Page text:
| LONDON, June 12
LONDON, June 12 Website operators may soon be
forced under planned new British laws to reveal the identity of
those who post defamatory comments on their forums, a move that
aims to protect victims by speeding up what is often a lengthy
and expensive legal process.
Justice Secretary Kenneth Clarke said the proposed approach
would give greater protection to operators who complied with the
procedure, ahead of Tuesday's second reading in Parliament of
the Defamation Bill.
"As the law stands, individuals can be the subject of
scurrilous rumour and allegation on the web with little
meaningful remedy against the person responsible," said Clarke
in a statement.
"The government wants a libel regime for the Internet that
makes it possible for people to protect their reputations
effectively but also ensures that information online can't be
easily censored by casual threats of litigation against website
Both members of the public and companies have made angry
threats to take legal action against Internet 'trolls', who
circulate false rumours about them online.
Last month, London-listed oil explorer Gulf Keystone became
the latest in a string of firms to say it would not tolerate
what it said were attempts to damage its reputation and share
However, litigation is currently difficult and expensive in
Britain, in part because victims often need to achieve a court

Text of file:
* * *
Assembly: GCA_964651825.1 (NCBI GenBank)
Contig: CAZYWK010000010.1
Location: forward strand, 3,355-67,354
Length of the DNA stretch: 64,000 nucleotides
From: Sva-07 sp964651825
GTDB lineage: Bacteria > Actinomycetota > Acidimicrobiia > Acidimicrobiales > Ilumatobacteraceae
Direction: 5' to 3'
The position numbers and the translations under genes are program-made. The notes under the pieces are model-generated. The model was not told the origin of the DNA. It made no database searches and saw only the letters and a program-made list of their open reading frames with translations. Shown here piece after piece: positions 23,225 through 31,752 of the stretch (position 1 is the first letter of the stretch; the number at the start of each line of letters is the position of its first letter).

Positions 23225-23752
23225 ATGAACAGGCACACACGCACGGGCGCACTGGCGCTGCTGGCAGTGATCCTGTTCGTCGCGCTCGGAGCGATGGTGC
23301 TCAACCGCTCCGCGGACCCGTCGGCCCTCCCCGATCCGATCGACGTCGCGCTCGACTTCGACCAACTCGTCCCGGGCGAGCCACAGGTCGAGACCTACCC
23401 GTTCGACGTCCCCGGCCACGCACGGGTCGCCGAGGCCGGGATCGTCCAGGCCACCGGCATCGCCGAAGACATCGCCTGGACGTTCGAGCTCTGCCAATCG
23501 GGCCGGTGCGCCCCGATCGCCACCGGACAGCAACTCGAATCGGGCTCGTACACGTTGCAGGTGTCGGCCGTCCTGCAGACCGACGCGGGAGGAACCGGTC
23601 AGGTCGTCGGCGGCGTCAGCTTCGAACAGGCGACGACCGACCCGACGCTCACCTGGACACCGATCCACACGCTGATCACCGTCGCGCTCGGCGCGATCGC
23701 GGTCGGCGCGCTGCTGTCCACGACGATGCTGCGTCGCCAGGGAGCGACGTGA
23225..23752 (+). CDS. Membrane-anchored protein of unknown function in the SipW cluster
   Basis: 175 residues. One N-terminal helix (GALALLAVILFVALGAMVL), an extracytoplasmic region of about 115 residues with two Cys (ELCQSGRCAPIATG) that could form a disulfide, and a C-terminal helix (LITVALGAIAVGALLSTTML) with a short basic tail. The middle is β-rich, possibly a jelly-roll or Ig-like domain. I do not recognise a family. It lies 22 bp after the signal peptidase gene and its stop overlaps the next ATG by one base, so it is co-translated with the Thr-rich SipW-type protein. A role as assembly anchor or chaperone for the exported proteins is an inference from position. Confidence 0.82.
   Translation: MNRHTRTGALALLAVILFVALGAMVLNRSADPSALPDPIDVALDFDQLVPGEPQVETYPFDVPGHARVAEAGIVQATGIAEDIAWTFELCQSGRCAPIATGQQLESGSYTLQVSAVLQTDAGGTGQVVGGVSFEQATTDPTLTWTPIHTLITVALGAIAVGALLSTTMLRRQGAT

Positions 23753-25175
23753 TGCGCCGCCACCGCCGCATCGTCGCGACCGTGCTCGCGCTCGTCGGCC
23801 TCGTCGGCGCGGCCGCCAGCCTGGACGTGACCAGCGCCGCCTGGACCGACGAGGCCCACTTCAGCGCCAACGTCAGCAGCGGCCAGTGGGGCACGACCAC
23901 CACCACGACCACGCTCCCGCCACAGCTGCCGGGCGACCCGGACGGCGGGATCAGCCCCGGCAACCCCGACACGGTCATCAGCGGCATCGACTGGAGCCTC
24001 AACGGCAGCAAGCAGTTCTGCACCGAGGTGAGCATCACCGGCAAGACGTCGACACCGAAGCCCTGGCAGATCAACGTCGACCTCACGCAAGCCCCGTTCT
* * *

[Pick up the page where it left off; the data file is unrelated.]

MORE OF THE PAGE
order to force the website owner to hand over subscriber contact
Known as a 'Norwich Pharmacal order', named for a 1973
judgment which found that the Norwich Pharmacal Company was
entitled to be told the identity of those whose illegal activity
was hurting its business, the move has been used in Britain
against Facebook and Wikipedia in recent years.
Under the new proposals, website operators would act as
intermediaries, trying to resolve the dispute between author and
If attempts at resolution failed, they would be required to
hand over the subscriber's contact details so the complainant
could pursue legal action against the author. The website itself
would be protected against any action as long as it complied
with these rules.
The government's Defamation Bill aims to make the process of
suing for defamation less expensive and more accessible, while
providing for free speech.
British defamation laws are considered to be among the
world's toughest, with the burden of proof on the defendant, but
the cost of taking action favours the wealthy.
The proposed bill is passing through parliament at the same
time as the ongoing Leveson inquiry looks into media ethics. The
enquiry was prompted by a phone hacking scandal that has shaken
the establishment and questioned the power of the press and the
nature of its relationship with politicians and the police.
(Editing by Steve Addison)